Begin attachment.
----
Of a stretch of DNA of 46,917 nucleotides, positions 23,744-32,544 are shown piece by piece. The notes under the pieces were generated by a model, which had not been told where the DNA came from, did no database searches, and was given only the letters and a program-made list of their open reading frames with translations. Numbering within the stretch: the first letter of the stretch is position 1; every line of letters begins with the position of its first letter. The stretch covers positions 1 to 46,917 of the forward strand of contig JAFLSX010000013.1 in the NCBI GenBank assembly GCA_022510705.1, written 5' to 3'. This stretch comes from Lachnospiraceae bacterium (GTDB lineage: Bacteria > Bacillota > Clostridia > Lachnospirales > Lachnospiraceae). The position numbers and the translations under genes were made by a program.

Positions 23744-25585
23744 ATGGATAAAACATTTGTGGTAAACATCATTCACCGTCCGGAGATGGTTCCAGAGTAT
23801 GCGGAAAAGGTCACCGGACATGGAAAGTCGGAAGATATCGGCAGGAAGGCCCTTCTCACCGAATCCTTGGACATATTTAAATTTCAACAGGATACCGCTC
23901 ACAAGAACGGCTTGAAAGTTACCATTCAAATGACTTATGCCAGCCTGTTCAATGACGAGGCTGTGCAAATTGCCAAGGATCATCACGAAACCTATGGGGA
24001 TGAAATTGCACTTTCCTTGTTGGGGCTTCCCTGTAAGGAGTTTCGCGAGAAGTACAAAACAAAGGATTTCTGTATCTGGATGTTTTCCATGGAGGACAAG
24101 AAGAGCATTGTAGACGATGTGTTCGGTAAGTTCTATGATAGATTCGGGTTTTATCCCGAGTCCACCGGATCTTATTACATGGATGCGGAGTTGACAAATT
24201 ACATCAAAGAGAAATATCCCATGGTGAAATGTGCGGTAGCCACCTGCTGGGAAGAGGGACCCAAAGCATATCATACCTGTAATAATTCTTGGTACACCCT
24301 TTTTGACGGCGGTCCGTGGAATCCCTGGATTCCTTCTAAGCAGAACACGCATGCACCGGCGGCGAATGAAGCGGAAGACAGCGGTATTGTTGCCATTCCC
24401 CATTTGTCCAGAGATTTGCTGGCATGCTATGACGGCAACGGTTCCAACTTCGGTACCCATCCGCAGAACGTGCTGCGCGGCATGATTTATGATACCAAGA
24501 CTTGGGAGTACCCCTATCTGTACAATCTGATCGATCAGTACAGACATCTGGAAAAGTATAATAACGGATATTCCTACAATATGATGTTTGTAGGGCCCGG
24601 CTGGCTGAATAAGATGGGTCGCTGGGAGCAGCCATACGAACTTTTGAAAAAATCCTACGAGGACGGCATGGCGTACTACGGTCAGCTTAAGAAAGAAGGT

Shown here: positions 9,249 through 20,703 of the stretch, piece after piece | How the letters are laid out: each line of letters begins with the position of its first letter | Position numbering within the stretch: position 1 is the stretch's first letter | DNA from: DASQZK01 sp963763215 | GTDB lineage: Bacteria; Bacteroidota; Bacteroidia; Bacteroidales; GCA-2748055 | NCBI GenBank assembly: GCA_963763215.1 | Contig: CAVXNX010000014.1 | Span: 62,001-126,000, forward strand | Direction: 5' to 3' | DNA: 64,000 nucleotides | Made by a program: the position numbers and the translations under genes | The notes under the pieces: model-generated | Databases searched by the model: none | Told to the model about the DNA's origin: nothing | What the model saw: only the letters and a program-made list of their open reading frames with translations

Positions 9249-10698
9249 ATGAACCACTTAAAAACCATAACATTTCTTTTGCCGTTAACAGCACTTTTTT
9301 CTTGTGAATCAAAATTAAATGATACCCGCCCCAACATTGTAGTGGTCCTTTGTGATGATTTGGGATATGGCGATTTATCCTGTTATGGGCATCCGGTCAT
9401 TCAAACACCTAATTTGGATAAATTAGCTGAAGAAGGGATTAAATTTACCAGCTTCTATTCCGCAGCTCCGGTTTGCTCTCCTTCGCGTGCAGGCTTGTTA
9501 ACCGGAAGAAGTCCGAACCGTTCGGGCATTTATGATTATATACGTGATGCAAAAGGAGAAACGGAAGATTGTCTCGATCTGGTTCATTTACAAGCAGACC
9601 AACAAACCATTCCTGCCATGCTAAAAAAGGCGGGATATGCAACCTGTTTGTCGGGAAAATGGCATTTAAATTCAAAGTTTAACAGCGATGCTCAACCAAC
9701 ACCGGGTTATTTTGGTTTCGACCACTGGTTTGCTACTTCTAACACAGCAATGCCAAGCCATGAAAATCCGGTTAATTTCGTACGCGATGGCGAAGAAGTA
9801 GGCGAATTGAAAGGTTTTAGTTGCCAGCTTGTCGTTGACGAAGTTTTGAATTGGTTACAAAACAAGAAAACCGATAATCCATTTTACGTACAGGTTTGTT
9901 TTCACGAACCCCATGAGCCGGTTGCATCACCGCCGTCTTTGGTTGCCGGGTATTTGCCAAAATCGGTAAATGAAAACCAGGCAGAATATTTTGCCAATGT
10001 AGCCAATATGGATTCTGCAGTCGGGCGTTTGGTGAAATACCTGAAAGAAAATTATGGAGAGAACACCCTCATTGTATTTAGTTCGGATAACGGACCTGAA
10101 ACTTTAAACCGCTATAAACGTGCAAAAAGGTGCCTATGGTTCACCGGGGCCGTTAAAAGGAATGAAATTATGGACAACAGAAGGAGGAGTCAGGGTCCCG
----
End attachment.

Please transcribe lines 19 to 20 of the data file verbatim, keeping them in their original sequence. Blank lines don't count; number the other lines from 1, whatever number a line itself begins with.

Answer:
9601 AACAAACCATTCCTGCCATGCTAAAAAAGGCGGGATATGCAACCTGTTTGTCGGGAAAATGGCATTTAAATTCAAAGTTTAACAGCGATGCTCAACCAAC
9701 ACCGGGTTATTTTGGTTTCGACCACTGGTTTGCTACTTCTAACACAGCAATGCCAAGCCATGAAAATCCGGTTAATTTCGTACGCGATGGCGAAGAAGTA